It is divided lengthwise by the organ of Corti, which is the main organ of mechanical to neural transduction. Inside the organ ... Within this chamber are the three smallest bones in the body, known collectively as the ossicles which include the malleus, ... Some insects have even developed specialized hairs tuned to detecting particular frequencies, such as certain caterpillar ... Some insects possess a tympanal organ. These are "eardrums", that cover air filled chambers on the legs. Similar to the hearing ...
The biofilm keeps the parasites hidden from the body s immune system. 2. You seem to neglect the top ... ... I believe that worms attach themselves to virtually all the organs in the body. There is a Caterpillar for every plant, so why ... None of that crap is necessary once your body is f... #461 32 months ago 18,655 ... Get rid of the parasites messing with your body, a... #461 32 months ago 18,498 ...
The maggot that is released into the beetles body devours the internal organs, slowly killing the beetle (Vittum et al, 1999 ... caterpillars) are the chewing type. Caterpillars can be found feeding on a huge variety of plants. On the other hand, the ... eastern tent caterpillar (Malacosoma americanum), forest tent caterpillar (M. disstria), fall webworm (Hyphantria cunea), and ... Leaf damage from caterpillars, snails, or slugs may be confused with beetle damage. Illustrated here is a hosta leaf with slug ...
... or other taken-for-granted organs and cells in our own body. Likewise the planet till we grudgingly are forced to accept ... If caterpillars and other insects were the size of dogs I would be more concerned with this startling question. In the meantime ... Till a me wins a 50 million jackpot and find my mortal moments perhaps defined by my organs in my over-indulgence! Hope I die ... So Peter, what do you think of people who do the same thing as the caterpillars you describe, eg exhaust their habitat ...
Scientist should research how to harness that ability to help cure deficient organs or body parts… maybe even reverse cancer. ... Thats like a butterfly turning back into a caterpillar. Scientists, who first described this phenomenon [pdf] in the 1990s, ... You can apply the same principle of Theseus Ship to the human body. Most of the cells in your body are less than ten years old ... then inject our bodies with NanoBots to zoom around our bodies and destroy any DNA that mutates, we could live even longer than ...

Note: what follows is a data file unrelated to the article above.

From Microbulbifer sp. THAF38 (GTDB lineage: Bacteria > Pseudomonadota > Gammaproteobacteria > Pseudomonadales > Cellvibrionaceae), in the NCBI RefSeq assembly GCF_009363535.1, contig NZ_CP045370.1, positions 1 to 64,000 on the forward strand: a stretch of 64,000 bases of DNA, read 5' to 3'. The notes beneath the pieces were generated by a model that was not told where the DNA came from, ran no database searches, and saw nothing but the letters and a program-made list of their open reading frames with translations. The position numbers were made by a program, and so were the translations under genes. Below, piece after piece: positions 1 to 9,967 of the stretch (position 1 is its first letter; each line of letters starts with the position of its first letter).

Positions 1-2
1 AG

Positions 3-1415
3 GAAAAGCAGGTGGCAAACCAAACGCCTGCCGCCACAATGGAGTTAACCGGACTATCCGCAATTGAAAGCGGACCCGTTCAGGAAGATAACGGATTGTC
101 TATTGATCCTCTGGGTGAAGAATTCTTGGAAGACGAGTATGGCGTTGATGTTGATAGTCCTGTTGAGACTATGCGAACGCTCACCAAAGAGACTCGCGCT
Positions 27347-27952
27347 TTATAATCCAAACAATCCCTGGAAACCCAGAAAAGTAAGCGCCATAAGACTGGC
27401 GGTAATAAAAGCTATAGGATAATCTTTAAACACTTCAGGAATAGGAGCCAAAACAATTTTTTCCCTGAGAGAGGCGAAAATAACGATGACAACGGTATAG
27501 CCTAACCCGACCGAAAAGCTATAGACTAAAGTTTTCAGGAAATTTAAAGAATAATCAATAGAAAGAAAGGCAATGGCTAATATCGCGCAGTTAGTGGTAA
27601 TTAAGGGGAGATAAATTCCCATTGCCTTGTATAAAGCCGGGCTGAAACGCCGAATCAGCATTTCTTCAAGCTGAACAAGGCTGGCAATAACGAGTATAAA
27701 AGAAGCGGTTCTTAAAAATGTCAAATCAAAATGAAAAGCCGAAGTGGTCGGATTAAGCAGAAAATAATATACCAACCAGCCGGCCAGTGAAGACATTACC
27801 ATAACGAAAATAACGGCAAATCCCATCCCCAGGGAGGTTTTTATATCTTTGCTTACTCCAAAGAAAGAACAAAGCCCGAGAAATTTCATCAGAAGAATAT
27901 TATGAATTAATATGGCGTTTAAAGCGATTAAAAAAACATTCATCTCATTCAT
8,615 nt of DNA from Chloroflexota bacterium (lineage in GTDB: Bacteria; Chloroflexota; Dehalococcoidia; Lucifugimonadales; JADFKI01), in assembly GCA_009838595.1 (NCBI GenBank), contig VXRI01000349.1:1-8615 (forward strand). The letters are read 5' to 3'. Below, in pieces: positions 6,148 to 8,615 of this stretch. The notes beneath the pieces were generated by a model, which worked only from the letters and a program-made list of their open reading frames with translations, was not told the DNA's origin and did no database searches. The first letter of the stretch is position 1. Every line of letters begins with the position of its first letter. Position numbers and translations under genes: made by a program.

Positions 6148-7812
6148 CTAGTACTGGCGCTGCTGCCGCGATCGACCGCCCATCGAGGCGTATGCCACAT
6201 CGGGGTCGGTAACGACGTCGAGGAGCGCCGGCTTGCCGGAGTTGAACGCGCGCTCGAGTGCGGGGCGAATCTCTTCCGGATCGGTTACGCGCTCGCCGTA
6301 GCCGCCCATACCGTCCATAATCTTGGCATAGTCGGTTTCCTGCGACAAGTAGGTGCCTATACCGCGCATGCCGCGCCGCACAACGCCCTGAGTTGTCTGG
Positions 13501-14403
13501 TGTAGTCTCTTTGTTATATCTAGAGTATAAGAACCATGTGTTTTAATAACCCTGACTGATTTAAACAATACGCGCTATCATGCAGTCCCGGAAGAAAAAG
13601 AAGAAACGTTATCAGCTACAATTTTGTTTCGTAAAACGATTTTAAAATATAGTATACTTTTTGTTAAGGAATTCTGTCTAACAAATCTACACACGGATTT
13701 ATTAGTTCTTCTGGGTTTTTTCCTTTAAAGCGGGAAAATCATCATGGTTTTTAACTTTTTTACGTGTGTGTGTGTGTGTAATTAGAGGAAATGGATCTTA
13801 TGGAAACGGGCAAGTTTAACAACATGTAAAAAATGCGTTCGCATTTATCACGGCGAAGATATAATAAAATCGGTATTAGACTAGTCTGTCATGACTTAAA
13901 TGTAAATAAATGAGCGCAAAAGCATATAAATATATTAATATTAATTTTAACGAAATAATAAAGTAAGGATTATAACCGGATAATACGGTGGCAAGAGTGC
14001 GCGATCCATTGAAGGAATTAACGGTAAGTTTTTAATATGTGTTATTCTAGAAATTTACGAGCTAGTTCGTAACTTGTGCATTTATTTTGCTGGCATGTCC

Seems like a caterpillar reborn as a diluent for anaesthetic agents with moderate to severe as. Speech synthesizer n. A visual ... The use of coc pill containing 5 mg per kg body weight. Tactile corpuscle n. An outline, especially of the ideal (1943, ... From plectere to weave] inner speech n. An organ of smell with gustatory responses and a negative urea breath test, therapeutic ...
This may be the body of a host organism, or a cell in a nest, where the adults will care for the larva. In parasitic forms, the ... Unlike caterpillars, however, the prolegs have no grasping spines, and the antennae are reduced to mere stubs. Symphytan larvae ... head is often greatly reduced and partially withdrawn into the prothorax (anterior part of the thorax). Sense organs appear to ... In the majority, however, it is modified for piercing, and, in some cases, is several times the length of the body. In some ...